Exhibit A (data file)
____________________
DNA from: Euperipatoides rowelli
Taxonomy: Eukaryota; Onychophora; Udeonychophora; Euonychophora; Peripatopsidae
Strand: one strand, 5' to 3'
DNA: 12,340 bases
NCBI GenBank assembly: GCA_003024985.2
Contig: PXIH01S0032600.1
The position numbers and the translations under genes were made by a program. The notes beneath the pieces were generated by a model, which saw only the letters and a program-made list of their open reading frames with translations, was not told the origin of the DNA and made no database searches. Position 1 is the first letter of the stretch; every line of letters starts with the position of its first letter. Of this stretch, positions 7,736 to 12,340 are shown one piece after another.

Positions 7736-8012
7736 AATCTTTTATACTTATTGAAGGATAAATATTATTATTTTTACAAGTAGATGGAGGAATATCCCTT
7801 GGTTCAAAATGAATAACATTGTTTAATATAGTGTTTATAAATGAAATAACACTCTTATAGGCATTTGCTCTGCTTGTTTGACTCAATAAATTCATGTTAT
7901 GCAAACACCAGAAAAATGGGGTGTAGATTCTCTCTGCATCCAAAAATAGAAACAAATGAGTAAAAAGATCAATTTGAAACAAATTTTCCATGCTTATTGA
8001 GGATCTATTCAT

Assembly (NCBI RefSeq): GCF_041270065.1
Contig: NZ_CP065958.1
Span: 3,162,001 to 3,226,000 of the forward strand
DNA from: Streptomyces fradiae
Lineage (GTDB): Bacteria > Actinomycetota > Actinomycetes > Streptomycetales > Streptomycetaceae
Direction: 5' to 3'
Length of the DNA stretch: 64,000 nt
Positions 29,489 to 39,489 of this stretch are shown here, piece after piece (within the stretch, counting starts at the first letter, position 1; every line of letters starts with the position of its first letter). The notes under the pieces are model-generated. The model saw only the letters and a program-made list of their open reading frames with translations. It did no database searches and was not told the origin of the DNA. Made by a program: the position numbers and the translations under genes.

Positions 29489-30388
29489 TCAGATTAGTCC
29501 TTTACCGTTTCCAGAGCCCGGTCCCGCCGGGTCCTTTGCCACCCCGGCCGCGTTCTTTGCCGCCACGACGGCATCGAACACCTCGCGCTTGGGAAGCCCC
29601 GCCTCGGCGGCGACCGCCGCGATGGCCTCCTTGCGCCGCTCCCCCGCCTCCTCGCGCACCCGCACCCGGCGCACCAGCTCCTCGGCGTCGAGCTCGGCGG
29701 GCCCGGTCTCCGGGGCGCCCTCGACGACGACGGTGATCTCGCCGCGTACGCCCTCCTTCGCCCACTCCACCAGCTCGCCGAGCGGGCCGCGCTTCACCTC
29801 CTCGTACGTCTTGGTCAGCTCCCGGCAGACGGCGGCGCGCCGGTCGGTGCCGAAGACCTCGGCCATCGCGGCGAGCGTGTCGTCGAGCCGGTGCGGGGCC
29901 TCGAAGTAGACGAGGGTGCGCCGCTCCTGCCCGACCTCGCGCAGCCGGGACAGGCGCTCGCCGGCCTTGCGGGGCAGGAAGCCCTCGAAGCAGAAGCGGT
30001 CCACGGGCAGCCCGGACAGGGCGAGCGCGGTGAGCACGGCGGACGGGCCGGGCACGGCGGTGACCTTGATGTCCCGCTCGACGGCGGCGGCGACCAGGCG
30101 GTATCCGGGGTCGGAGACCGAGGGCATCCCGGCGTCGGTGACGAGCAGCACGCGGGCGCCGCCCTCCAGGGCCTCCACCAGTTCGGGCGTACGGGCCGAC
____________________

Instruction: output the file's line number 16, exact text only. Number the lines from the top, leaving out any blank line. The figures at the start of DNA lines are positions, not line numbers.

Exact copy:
DNA from: Streptomyces fradiae